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Strategy for an Atomic Stalemate

  • Lawrence Freedman
Part of the Studies in International Security book series (SIS)

Abstract

The Soviet Union broke the United States atomic monopoly with a test in August 1949. A number of years would have to pass before this would turn into an atomic stockpile, but the eventual Soviet accumulation of such a stockpile was virtually inevitable. This development had a paradoxical effect. While it discouraged doctrines based upon atomic weapons as a uniquely American advantage, it also locked the United States into a nuclear strategy.

Keywords

Europe Uranium Explosive Military Position Deuterium 
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Notes

  1. 1.
    This could be the only explanation for the mid–1953 report of an advisory committee (written before the introduction of the TU–16) of a plausible current threat of 100 atomic bombs being accurately delivered on the US, sufficient to destroy up to one-third of America’s industrial potential, with up to 13 million casualties. Charles Murphy, ‘The US as a bombing target’. Fortune (November 1953), p. 119.Google Scholar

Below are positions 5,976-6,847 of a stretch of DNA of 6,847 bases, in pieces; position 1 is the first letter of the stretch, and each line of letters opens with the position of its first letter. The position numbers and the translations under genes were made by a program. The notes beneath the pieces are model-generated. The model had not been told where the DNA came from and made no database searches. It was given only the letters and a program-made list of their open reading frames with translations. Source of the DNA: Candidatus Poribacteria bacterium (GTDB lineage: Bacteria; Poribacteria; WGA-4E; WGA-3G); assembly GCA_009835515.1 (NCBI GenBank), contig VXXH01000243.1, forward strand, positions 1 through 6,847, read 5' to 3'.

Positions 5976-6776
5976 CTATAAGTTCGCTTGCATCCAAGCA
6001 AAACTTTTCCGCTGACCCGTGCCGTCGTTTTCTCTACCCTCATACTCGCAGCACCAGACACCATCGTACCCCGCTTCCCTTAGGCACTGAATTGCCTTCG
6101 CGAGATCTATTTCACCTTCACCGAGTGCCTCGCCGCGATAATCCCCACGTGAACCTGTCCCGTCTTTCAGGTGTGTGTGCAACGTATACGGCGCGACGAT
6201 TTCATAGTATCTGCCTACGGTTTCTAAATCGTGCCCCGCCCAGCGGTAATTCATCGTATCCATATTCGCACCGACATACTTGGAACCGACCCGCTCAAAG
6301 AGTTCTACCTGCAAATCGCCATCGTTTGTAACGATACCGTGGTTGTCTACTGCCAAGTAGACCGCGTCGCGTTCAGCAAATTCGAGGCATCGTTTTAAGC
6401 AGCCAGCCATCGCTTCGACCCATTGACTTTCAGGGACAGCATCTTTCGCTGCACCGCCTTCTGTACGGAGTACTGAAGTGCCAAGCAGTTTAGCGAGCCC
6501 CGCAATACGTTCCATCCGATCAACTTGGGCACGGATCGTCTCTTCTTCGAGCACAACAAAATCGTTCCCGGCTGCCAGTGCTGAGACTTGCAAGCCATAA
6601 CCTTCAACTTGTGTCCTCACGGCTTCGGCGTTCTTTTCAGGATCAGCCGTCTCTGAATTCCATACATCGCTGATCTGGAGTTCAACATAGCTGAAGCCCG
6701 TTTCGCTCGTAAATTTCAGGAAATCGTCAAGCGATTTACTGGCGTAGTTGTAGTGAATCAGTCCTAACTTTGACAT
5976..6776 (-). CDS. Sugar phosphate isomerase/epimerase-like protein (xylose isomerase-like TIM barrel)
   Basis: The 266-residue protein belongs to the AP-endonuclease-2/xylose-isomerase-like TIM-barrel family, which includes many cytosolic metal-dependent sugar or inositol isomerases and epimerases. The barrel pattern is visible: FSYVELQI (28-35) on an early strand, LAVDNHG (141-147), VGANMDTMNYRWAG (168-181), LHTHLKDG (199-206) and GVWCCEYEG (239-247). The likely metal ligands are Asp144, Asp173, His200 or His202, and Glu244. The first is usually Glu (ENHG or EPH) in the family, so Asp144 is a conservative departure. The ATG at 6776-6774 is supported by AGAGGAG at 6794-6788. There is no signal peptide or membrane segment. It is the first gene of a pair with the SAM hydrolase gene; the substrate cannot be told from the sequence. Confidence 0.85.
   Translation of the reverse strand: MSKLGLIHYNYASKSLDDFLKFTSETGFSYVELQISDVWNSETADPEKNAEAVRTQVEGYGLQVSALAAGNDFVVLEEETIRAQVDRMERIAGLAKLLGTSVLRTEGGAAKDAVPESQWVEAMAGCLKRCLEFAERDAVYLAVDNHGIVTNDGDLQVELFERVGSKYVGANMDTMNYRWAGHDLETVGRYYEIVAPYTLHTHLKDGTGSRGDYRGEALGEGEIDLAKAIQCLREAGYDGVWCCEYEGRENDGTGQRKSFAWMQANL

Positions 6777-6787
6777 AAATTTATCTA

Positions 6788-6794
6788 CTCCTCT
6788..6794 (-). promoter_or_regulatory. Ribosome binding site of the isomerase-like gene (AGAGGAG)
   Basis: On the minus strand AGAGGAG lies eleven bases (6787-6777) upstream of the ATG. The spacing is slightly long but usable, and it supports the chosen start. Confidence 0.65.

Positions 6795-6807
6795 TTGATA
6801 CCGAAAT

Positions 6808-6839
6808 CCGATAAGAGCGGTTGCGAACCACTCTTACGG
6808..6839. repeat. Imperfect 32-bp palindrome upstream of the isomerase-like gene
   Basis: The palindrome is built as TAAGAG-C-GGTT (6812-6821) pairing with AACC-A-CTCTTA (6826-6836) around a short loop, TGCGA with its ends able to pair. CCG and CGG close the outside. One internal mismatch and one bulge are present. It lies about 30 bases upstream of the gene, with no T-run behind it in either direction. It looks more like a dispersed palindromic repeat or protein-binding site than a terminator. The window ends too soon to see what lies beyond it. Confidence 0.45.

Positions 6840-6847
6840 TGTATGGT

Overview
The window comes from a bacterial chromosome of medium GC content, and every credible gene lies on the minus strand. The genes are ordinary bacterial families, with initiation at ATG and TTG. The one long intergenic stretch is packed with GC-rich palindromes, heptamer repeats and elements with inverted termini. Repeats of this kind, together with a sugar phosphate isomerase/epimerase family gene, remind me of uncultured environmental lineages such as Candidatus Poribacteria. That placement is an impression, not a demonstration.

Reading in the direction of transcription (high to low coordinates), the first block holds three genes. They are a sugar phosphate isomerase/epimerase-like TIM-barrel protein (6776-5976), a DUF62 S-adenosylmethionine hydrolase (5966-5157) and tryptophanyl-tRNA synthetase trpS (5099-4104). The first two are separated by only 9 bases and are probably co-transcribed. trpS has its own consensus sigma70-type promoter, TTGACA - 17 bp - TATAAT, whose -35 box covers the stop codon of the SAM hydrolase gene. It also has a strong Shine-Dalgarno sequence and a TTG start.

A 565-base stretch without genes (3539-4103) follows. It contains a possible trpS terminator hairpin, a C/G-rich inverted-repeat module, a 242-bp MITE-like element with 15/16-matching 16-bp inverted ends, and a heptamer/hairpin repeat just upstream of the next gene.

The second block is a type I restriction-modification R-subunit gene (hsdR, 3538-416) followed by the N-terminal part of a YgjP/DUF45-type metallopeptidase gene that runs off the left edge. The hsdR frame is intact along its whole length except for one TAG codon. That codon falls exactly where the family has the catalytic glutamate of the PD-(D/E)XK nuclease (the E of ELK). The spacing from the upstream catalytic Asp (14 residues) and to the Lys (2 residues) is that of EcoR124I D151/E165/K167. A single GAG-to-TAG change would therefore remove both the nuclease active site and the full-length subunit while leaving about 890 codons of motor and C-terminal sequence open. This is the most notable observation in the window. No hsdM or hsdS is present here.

2. 2.
    GAC Report of October 30 1949, reprinted in Herbert York, ‘The Advisors: Oppenheimer, Teller and the Superbomb (San Francisco: W. H. Freeman, 1976). See alsoGoogle Scholar
  3. Warner R. Schilling The H-Bomb decision: how to decide without actually choosing’. Political Science Quarterly LXXVI (March 1961).Google Scholar
  4. 4.
    Samuel F. Wells Jr, ‘Sounding the Tocsin: NSC-68 and the Soviet Threat’, International Security, IV:2 (Fall 1979), pp. 120–1.Google Scholar
  5. 6.
    Dean Acheson, Present at the Creation (London: Hamish Hamilton, 1969), p. 349.Google Scholar
  6. 7.
    Viner, The implications of the atomic bomb’, op. cit., p. 53.Google Scholar
  7. 8.
    Omar Bradley, ‘This Way Lies Peace’, Saturday Evening Post (15 October 1949).Google Scholar
  8. 10.
    A Report to the National Security Council by the Executive Secretary on United States Objectives and Programs for National Security, NSC-68 (14 April 1950). It is reprinted in Etzold and Gaddis, op. cit.Google Scholar
  9. See Paul Hammond ‘NSC-68: Prologue to Rearmament’, in Warner Schilling, Paul Hammond and Glenn Snyder, Strategy, Politics and Defense Budgets (New York: Columbia University Press, 1962).Google Scholar
  10. 11.
    See Bernard Brodie, Strategy in the Missile Age (Princeton: Princeton University Press, 1959), pp. 319–20.Google Scholar
  11. 12.
    Robert Osgood, NATO: The Entangling Alliance (Chicago: The University of Chicago Press, 1962).Google Scholar

Copyright information

© The International Institute for Strategic Studies 1983

Authors and Affiliations

  • Lawrence Freedman

There are no affiliations available

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